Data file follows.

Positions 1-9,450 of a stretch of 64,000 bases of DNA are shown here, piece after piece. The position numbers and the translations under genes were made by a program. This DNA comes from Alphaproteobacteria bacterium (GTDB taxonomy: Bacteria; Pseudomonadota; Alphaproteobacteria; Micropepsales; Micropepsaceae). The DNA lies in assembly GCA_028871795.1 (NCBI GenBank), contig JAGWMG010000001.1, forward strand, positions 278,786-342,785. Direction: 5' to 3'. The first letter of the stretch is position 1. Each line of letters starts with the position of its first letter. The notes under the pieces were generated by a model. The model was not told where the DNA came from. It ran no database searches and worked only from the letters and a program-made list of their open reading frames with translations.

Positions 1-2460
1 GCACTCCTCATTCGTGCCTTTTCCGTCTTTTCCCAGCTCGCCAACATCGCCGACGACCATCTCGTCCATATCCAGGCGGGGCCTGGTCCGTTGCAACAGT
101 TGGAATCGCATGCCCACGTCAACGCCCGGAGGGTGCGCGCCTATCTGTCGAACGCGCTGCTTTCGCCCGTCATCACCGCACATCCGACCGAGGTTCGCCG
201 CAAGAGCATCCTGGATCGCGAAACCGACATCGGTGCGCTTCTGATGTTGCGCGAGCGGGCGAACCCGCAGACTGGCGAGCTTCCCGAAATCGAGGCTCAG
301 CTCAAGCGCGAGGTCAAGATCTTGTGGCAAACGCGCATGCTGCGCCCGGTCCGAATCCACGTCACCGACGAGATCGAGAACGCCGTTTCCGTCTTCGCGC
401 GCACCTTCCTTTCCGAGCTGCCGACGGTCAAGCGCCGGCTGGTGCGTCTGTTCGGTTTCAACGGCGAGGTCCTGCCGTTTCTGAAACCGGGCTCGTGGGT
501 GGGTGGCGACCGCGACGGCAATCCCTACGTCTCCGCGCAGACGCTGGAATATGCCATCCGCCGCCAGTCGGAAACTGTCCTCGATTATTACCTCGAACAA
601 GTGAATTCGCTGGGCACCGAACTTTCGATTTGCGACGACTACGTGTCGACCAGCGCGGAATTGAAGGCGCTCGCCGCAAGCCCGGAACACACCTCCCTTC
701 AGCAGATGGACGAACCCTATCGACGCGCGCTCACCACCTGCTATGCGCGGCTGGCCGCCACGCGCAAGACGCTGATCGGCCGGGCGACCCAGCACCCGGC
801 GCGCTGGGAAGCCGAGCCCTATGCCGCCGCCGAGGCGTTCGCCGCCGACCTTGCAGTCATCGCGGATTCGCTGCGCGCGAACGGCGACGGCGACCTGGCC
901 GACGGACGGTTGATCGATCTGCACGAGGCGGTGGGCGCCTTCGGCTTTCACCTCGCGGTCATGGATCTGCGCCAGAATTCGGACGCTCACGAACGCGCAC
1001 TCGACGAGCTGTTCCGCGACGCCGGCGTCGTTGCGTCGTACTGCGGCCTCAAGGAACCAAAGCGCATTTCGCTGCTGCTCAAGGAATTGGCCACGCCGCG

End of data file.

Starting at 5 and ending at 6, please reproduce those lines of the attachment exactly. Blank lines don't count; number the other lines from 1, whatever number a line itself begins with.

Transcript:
201 CAAGAGCATCCTGGATCGCGAAACCGACATCGGTGCGCTTCTGATGTTGCGCGAGCGGGCGAACCCGCAGACTGGCGAGCTTCCCGAAATCGAGGCTCAG
301 CTCAAGCGCGAGGTCAAGATCTTGTGGCAAACGCGCATGCTGCGCCCGGTCCGAATCCACGTCACCGACGAGATCGAGAACGCCGTTTCCGTCTTCGCGC